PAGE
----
Trouble in paradise

16 June, 2014
Mezcal

The CRM, though, has come a long way in a short time – its legislation and controls have brought organisation and legitimacy to the product, enabling it to be discovered by the international drinks community and rediscovered by Mexicans.

Carlos Corcuera, of Mezcal 8 Viboras, has seen the rise domestically. “Two decades ago mezcal was not seen as a premium spirit – people thought it was a low-class beverage. But when people try it they find that it has quality and lot of different flavours.” Mezcal 8 Viboras sells in all 50 states of the US – mezcal’s major export market – Canada, Germany, Spain and is soon to debut in the UK.

Mixed feelings

Guadalajara bartender and chef – and alumni of London Mexican bar Green and Red – Ramon ‘El Tigre’ Ramos, has mixed feelings about the spirit. “Mezcal is a nice rustic and very traditional spirit but it has its pros and cons. “It is getting popular with the young crowd and hipster community and most of this mezcal is claimed to be wild agave but it’s a very inconsistent product. Sometimes I prefer to drink a good tequila as I know the abv and I know it is safe to drink, rather than a strange variety of mezcal that has been distilled with a chicken breast or a jabugo ham.”

According to Speciality Brands’ Tom Bartram, about 400 have gained CRM certification to market their products legally – but there are thousands of ‘palenques’ [small distilleries] out there that haven’t. 

Exported brands are all certified. 

Over at Ilegal Mezcal, a brand that is selling in the US, the UK, Italy and Australia, its co-owner Stephen Myers says production standards are high and his mezcal is heavily regulated by the CRM, who are present during bottling time.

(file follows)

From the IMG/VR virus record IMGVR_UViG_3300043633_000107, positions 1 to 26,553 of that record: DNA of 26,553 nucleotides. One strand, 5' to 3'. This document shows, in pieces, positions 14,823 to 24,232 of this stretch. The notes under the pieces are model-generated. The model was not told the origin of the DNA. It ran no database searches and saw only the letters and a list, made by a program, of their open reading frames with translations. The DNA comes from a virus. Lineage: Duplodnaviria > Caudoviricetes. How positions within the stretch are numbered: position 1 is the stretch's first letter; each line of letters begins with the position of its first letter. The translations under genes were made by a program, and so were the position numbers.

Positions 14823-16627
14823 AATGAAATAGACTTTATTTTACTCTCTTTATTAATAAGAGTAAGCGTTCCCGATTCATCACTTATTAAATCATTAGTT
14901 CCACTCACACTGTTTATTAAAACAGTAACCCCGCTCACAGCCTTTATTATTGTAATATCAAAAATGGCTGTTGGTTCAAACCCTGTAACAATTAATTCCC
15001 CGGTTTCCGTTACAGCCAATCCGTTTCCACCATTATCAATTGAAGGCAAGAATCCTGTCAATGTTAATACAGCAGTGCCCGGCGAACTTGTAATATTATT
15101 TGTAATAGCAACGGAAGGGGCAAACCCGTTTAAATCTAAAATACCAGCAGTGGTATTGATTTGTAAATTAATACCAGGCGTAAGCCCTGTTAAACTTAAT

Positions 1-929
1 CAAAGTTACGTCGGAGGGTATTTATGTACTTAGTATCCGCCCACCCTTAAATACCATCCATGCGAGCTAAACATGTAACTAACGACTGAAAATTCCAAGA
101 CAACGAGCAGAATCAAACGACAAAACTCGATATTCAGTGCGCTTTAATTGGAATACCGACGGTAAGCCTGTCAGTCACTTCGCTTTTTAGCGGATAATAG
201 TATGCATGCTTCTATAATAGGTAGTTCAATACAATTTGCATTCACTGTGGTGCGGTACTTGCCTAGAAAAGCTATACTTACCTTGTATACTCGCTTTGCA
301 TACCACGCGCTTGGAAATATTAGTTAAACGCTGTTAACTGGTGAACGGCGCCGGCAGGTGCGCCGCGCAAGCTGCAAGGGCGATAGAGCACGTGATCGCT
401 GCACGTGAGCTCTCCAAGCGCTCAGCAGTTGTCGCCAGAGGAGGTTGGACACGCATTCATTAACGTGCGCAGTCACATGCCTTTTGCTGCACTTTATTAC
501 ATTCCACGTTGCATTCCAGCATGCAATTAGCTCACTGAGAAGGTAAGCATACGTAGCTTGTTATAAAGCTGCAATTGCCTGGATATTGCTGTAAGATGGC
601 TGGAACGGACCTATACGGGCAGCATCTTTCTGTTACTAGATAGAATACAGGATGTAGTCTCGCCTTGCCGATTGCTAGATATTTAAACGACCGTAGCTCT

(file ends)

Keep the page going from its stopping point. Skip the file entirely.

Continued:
The blueprint for mezcal is Ron Cooper’s Del Maguey. The brand launched so long ago Cooper owns the domain name mezcal.com, and has pushed the idea of Single Village mezcals, and now inexpensive variants for mixing. His brand is a pathfinder to the recent slew of quality-driven brands. Qui Qui Ri Qui, a spin off from the Mezcaleria pop-up bar in London, is one. “When I started the brand in 2012 there were only four or five brands in London – now it is double that,” says creator and director of the brand Melanie Symonds. 

“It’s great that there are more brands out there – I want the category to grow but I am concerned how it grows.” Because mezcal can fetch high prices (Illegal starts at $45 and runs to $100 for its anejo) industrial operators have entered the mix. “I am anti the industrial factories,” says Symonds.

Just as in tequila, industrial mezcals tend to favour steaming agave, rather than roasting. Myers says there is a clear difference between the two styles. “The proof is in the pudding. Industrial vs artisanal is apples and oranges. Tequila ran away with that with mixto but people are now moving to 100% agave.”

Ron Cooper has coined the phrase “you don’t find mezcal, mezcal finds you”. But if the spirit is to make a lasting, not fleeting, impression, it will have to find itself first. If mezcal can offer big-flavour, hand-crafted production with ecological credentials, it could continue to be the cool cousin of 100% agave tequila. After hundreds of years in the wilderness, mezcal needs to grow some roots. Only then will longevity be assured. 





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